Travelers who need to bring more than the MLHW’s approved quantity of medication or medical devices should obtain a “Yunyu Kakunin-sho” (importation certificate) prior to traveling and present it with the prescription to a customs officer upon arrival in Japan.  Certificate approval by the Japanese government may take several weeks to process and should be received before bringing the medication or medical devices to Japan.

All travelers entering Japan with a prescription medication, including medication that is not restricted in Japan, should consider bringing a copy of their doctor’s prescription as well as a letter stating the purpose of the drug.

For more information about bringing medicines into Japan and how to obtain a “Yunyu Kakunin-sho” certificate, please visit  the website of the Ministry of Health, Labor and Welfare  and email yakkan@mhlw.go.jp.

When you make your email inquiry to yakkan@mhlw.go.jp, please include the following information:

  • The drug’s active ingredients
  • The name of the medicine
  • The dosage and quantity
  • Your e-mail address

Passport/Carrying Identification

Make sure you carry your passport at all times during your trip to Japan. It is a legal requirement and local police may ask to check your identification. Your passport should be valid for the duration of your stay. If you plan to travel to other countries during your trip, be sure to check the passport validity and visa requirements of each country.

Lost or Stolen Passports

The Embassy is ready to help U.S. citizens replace passports that are lost or stolen. We will work with you to replace your passport as expeditiously as possible. Our ability to issue passports outside of our business hours is extremely limited. More information can be found here.

Emergencies in Japan

Ensuring the safety and security of U.S. citizens overseas is the Department of State’s top priority. U.S. citizens needing urgent assistance should contact us by using our inquiry form or phone (03-3224-5000). If you need after-hours assistance in an emergency, please call 03-3224-5000 and ask to speak with the Embassy’s duty officer.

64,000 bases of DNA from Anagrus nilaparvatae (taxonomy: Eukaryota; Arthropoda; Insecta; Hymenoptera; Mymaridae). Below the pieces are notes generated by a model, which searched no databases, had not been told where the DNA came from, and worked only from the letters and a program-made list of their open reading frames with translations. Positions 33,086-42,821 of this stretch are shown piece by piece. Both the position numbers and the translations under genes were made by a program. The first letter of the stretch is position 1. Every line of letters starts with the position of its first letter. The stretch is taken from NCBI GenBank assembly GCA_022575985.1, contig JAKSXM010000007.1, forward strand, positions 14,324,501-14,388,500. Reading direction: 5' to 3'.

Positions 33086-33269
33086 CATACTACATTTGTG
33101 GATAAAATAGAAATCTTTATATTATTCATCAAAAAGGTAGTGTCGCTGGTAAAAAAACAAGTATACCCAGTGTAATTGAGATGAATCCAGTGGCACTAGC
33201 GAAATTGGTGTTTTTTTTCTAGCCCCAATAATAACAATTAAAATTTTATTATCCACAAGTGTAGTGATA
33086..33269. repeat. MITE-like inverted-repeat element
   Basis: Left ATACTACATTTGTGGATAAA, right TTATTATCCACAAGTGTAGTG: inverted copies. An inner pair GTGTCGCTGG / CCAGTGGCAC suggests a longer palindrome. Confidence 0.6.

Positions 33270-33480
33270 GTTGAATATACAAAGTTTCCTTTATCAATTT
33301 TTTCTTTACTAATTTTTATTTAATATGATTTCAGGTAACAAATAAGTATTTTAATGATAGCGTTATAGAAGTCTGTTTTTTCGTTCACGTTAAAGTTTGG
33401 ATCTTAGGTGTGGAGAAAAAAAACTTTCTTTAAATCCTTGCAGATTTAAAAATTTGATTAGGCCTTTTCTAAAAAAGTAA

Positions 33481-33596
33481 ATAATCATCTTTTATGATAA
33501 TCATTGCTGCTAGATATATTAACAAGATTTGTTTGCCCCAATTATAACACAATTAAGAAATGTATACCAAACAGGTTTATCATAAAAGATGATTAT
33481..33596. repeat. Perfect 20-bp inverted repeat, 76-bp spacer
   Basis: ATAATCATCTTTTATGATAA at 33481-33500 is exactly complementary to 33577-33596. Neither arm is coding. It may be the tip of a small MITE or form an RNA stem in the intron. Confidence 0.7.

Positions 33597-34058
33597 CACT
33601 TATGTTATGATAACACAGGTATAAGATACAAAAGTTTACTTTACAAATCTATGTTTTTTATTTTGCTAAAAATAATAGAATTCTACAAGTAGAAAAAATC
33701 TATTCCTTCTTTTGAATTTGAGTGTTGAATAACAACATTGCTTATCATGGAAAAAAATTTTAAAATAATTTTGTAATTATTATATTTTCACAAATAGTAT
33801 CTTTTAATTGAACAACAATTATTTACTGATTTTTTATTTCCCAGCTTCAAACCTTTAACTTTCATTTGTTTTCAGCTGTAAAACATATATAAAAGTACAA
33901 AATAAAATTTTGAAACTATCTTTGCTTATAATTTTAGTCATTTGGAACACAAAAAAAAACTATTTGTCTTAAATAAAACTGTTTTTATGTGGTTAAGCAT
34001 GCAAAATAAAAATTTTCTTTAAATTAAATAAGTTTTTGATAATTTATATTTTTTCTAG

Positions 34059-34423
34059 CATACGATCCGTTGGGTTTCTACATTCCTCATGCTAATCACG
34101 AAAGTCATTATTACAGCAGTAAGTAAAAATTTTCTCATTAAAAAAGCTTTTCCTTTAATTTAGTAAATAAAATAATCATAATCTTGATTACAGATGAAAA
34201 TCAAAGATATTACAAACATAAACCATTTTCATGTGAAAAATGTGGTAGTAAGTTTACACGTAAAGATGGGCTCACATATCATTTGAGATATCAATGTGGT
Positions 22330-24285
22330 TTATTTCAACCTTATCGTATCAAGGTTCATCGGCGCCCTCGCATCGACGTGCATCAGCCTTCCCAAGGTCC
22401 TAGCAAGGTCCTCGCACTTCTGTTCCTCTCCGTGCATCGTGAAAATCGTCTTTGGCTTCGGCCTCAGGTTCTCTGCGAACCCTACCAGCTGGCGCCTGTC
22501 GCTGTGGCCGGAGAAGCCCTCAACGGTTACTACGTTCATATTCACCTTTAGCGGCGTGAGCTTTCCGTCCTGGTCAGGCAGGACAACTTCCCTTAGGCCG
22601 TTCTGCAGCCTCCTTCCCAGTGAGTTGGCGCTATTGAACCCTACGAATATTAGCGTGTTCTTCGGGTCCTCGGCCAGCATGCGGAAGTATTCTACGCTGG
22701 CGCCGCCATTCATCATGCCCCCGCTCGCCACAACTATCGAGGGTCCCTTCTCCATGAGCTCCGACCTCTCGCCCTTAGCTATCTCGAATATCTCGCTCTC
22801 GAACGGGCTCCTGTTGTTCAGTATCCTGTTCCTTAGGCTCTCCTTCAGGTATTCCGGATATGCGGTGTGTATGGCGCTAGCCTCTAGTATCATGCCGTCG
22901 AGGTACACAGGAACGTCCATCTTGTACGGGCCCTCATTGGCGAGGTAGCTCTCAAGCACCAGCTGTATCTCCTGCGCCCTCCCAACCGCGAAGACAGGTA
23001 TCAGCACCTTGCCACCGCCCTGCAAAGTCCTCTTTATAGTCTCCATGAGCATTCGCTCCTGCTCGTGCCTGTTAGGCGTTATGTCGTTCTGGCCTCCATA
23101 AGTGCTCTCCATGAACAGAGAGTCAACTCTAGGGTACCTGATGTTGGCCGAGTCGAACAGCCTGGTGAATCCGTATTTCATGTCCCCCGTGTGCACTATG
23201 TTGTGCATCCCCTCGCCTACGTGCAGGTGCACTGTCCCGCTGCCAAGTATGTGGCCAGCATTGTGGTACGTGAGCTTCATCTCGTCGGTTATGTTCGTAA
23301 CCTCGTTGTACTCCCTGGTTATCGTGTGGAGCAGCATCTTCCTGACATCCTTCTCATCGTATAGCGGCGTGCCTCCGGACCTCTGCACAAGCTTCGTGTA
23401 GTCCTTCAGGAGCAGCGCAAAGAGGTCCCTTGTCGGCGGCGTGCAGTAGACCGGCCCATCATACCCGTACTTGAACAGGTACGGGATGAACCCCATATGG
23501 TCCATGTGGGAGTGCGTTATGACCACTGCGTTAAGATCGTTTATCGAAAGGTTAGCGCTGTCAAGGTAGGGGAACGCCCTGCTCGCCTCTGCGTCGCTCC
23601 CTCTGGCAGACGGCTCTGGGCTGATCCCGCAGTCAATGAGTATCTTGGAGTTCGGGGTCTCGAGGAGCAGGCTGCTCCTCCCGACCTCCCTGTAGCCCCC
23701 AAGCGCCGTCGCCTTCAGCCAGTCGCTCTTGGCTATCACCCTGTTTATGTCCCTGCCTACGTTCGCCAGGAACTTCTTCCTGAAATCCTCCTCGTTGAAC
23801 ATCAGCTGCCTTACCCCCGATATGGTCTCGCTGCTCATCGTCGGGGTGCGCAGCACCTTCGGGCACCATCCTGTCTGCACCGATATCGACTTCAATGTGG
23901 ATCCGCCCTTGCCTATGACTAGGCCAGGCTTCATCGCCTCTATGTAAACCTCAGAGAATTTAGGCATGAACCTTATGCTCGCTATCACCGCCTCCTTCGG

Additional Useful Information:

The Embassy has compiled lists of resources that may have the answer you’re looking for.

Natural Disasters

Japan is a seismically active country with frequent earthquakes, typhoons, and other natural disasters. In some cases, earthquakes can lead to tsunamis. In the event of a disaster during your travel, authorities will provide guidance on what to do in the immediate aftermath. In some cases, an alarm may sound just before an earthquake or other disaster strikes the area. The Japanese government pushes safety alerts to users via several apps, including at least one that provides English language information: the Japan National Tourism Organization’s Safety Tips app.

The Tokyo Metropolitan Government has a Disaster Prevention Information website with information on how to respond to a natural disaster in the area.

More information can be found on our website.

Visas to Japan and Immigration Information

Visas for U.S. citizens hoping to travel, study or work in Japan are controlled by the Japanese government. While the Japanese Government is the ultimate authority on visa matters, we include some general information on visas for U.S. citizens to aid in your planning. U.S. citizens without a work visa cannot work in Japan. Please check here for detailed information.

The Immigration Services Agency of Japan has established Information Centers and One-Stop Consultation Centers to handle telephone, in-person and e-mail inquiries in Japanese and foreign languages. Contact information for Centers in different prefectures is listed here.

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The information above is general information provided to the embassy by the relevant local authorities and is subject to change at any time with little or no notice. The U.S. Embassy assumes no liability for inaccuracies in the information above. U.S. citizens wishing to obtain any further or more tailored information must contact the relevant local authority.